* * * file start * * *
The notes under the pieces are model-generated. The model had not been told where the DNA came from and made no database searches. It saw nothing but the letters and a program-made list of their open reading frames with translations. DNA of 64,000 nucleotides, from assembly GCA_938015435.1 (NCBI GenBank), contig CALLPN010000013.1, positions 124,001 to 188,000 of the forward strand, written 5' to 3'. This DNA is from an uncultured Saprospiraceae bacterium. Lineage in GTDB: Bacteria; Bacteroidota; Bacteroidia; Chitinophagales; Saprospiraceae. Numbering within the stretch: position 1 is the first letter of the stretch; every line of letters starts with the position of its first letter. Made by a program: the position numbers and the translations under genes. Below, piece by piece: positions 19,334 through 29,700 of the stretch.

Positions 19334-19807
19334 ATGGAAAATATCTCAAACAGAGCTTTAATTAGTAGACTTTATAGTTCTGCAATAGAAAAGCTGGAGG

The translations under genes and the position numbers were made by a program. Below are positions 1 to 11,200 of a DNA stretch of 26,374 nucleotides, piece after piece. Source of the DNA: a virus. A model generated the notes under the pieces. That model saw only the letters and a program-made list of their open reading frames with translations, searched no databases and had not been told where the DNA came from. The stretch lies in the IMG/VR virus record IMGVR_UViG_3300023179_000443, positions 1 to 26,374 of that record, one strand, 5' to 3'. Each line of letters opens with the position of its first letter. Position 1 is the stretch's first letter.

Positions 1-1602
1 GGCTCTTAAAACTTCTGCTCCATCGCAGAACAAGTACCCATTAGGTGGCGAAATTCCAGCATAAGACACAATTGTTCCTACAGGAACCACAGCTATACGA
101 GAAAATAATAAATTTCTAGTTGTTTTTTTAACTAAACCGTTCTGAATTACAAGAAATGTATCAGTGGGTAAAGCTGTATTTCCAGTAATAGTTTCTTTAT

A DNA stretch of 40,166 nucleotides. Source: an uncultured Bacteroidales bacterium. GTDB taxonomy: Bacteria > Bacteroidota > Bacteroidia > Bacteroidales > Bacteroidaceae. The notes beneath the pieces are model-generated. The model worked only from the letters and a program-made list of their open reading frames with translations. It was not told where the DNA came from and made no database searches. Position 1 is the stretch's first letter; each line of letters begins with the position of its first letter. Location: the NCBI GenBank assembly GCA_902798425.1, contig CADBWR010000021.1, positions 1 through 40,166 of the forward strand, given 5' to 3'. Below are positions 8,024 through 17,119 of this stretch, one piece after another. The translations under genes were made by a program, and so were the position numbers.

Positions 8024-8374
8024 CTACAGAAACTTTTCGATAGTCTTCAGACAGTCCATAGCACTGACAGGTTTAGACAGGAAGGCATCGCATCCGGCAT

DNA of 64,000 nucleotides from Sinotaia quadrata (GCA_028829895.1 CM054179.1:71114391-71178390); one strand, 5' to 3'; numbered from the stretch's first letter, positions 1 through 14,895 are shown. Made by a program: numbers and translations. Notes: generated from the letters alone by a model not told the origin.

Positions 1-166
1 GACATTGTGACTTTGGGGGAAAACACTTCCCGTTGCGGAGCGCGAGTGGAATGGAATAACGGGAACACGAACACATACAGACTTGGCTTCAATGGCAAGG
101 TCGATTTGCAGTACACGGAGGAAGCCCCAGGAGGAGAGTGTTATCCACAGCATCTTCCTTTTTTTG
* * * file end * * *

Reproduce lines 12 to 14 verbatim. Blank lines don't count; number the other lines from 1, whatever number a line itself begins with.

Positions 1-166
1 GACATTGTGACTTTGGGGGAAAACACTTCCCGTTGCGGAGCGCGAGTGGAATGGAATAACGGGAACACGAACACATACAGACTTGGCTTCAATGGCAAGG
101 TCGATTTGCAGTACACGGAGGAAGCCCCAGGAGGAGAGTGTTATCCACAGCATCTTCCTTTTTTTG